Nov 19, 2010

Nostalgic Friday: The Story of Babar: the little elephant

Welcome back to Nostalgic Friday! Since I love all things historical (culturally, physically, and personally) I do a post on Fridays honoring some awesome book that is a bit older. Many of them are books I enjoyed in my teens and others are books that I discovered as an adult that I think are relevant to YA readers.

As I'm sure many other children did, I remember watching early morning cartoons on the weekends. One of my favorites was Babar which came on very early on HBO. Words do not properly convey how much the stories resonated with me. There was always a moral lesson to be learned and despite the preposterous basis (a walking, talking, gentleman elephant) I was enraptured! Imagine my delight when one morning my mother happened to catch the tale end of the program & informed me that it was actually a book. Several in fact. I demanded that we find these books so I could devour them! Along the same line as Madeline by Ludwig Bemelmans, the Babar book series by Jean de Brunhoff consisted of several shorter books all with a moral attached. Below are some of my personal favorites.

The Story of Babar the little elephant
This book was the first book written and it tells the story about how Babar came to be in Paris among the educated & elite. After the tragic murder of his mother by a hunter, a kind elderly woman became his patron by dressing him, educating him, & ensuring his place in the world. But dissatisfied, Babar returns to his rightful place in the forest & is promptly crowned king.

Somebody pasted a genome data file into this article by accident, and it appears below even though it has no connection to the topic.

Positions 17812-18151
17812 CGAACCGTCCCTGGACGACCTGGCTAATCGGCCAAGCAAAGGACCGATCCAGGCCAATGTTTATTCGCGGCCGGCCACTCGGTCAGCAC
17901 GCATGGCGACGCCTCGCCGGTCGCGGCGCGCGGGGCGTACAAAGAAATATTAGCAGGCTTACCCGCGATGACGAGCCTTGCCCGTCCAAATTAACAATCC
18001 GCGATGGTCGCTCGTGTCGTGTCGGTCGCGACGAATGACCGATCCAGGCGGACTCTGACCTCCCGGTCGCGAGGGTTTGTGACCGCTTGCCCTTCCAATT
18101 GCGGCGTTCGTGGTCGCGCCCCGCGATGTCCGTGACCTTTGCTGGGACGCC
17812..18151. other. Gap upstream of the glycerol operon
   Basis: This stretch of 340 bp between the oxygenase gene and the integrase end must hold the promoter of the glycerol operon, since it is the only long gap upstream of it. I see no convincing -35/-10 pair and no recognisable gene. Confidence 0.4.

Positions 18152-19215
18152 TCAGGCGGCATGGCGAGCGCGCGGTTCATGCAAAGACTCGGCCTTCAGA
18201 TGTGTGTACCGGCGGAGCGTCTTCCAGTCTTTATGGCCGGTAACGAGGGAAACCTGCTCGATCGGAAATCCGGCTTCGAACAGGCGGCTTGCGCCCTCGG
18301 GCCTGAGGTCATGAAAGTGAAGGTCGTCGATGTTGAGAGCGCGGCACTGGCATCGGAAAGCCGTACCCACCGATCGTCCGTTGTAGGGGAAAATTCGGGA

The Travels of Babar
In this story, Babar met a lady elephant & they fell in love. He is in need a queen & Celeste fills that role quite nicely so the two are married. The Travels of Babar follow the two lovebirds as they embark on their honeymoon. Naturally it can't go without a hitch & the young couple soon finds themselves in a terrible storm, leaving them to fend of hunters.

Babar and His Children
As in many love stories, there comes a time when the happy couple wants to multiply their love by having children. In Babar & Celeste's case they are fortunate enough to have three at once. Flora, Pom, and Alexander are just like their parents & seem to have a knack of getting in to trouble only to be rescued by their parents or other animals in the forest.

One of the most important things to keep in mind when reading these classic French tales is that they were told/written in the early 1930's. Context & societal norms are something that must be taken into consideration when enjoying them. There are depictions & events that aren't "politically correct" or that may seem "strange," but as with any historical piece, the context clues are a vital part of what makes the story. Just keep that in mind; not just for these books, but for any older book.
J'espère que vous les aimez! (I hope you like them!)

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